What is a trademark?

The definition of a trademark is a sign that distinguishes the goods or services of one entity from those of another. The purpose is to allow consumers to identify the source of goods, and it effectively gives you a monopoly on the use of that mark in the fields in which it is registered. Recent changes mean that, as well as words and logos, it is possible for things such as colours and smells to potentially be capable of registration as a trade mark.

Trademarks have to be distinctive (the purpose is to distinguish products or services) and cannot be descriptive of the goods or services in respect of which they are registered.

Do I need to register a trademark?

You do not need to register a name or sign to be able to claim rights in it and seek to stop others using it, however, the process is easier if you register a trademark, and the protection that you get is wider. If you have not registered a trademark then you have to be able to show that you had a reputation and goodwill, in the name or sign in question, at the time that it is copied. It is also likely that such goodwill would be limited in geographical scope to the areas in which you do business.

If you have a registered trademark which is copied, you do not need to establish a reputation in the mark and you have protection in the whole of the territory in which it is registered. Currently UK businesses can get a UK trademark or the wider protection of an EU trademark which also covers the UK, though the continuing protection in the UK of an EU trademark is subject to any Brexit deal.  

Why should I register a trademark?

Registering a trademark is normally a relatively inexpensive process and is something that a business should consider as a matter of course when launching any sort of new name or logo (or when first starting out). You do not want to invest substantial sums of money in branding and marketing of a product or name, to then find that somebody else has rights in that name which will stop you using it, and require a costly rebrand.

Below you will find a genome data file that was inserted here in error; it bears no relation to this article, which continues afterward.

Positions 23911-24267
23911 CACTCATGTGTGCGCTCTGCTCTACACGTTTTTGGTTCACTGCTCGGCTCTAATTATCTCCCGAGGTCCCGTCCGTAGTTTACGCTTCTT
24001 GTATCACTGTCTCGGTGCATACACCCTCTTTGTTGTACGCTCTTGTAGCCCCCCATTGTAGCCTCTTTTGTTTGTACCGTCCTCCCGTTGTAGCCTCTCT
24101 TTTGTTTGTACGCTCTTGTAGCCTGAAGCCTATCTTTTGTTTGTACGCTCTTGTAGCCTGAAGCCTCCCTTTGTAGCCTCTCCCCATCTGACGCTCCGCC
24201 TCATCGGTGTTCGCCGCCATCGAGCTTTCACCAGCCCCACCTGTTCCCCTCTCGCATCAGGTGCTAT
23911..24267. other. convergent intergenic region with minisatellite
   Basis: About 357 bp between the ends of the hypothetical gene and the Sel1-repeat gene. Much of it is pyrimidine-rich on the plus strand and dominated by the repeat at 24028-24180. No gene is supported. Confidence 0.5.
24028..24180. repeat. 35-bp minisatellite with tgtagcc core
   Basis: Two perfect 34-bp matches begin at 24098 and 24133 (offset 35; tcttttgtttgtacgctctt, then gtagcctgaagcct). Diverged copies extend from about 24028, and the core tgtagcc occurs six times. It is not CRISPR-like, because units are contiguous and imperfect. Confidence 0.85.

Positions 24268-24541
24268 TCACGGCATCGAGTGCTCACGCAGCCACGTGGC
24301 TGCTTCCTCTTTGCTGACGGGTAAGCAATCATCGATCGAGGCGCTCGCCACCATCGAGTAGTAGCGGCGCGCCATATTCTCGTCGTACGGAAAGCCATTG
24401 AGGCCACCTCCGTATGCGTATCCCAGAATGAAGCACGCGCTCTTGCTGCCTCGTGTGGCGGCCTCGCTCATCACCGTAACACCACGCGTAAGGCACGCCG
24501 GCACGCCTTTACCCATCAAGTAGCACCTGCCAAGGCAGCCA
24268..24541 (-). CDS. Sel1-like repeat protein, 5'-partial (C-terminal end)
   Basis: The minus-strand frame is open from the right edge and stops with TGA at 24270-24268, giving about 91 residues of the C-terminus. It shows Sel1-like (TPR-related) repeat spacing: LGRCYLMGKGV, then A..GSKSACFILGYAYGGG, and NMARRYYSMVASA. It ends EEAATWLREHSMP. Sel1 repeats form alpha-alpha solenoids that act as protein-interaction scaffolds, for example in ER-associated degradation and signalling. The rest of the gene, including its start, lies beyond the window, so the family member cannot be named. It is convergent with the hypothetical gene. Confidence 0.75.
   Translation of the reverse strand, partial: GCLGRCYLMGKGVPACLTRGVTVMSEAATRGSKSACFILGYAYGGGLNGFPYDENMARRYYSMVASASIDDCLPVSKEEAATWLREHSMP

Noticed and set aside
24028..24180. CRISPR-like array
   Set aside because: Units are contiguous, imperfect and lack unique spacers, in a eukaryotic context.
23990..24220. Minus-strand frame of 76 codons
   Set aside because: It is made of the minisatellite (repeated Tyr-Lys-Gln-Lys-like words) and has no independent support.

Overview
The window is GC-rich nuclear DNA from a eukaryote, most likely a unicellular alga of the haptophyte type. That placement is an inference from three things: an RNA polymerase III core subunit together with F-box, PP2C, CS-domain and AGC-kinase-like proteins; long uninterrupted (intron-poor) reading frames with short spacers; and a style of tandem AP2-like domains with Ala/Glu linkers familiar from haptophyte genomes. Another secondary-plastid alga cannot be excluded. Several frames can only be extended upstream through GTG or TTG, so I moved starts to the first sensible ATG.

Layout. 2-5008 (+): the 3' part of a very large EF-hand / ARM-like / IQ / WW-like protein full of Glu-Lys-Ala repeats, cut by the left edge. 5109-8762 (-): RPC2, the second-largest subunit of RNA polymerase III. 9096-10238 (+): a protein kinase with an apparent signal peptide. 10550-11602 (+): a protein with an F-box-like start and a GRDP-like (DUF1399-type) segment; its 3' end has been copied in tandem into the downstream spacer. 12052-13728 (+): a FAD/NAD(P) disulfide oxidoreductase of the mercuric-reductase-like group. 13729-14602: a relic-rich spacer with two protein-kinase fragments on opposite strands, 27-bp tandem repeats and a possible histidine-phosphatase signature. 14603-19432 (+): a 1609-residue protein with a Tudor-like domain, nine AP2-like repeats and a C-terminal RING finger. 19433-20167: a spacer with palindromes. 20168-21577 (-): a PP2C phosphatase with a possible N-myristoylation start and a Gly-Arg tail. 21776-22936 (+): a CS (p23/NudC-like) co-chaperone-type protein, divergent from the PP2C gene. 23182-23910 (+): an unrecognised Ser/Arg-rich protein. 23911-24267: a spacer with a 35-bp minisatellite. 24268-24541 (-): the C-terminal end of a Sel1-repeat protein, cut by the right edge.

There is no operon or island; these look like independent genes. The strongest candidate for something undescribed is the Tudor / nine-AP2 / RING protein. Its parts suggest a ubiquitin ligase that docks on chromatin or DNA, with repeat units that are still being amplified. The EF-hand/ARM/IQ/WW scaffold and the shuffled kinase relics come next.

As previously stated, a registered trademark is a stronger right than an unregistered trademark, making enforcement of that right through the Courts generally an easier and cheaper process. A registered trademark also provides you with other very useful enforcement options. They can be used to secure the removal of copy products from online sites such as Amazon and eBay, and also to secure the cancellation or transfer to you of domain names which incorporate the trademark. This has recently been demonstrated by Danish toy giant LEGO successfully securing the transfer to it of two domain names (including www.thelegostore.com) which feature its trademark. Further, a registered trademark can be used to stop the importation in to the UK of goods which infringe that trademark.

Lastly, trademarks are a form of property which is owned by you or your business. As with any other form of property you can exploit the value in your registered trademarks, whether through sale, license, or their use as security, to provide extra capital or revenue for your business.

Baines Wilson can assist with the registration, enforcement and commercial exploitation of trademarks. Please contact Adam Turley on 01228 552600 or at a.turley@baineswilson.co.uk for further information.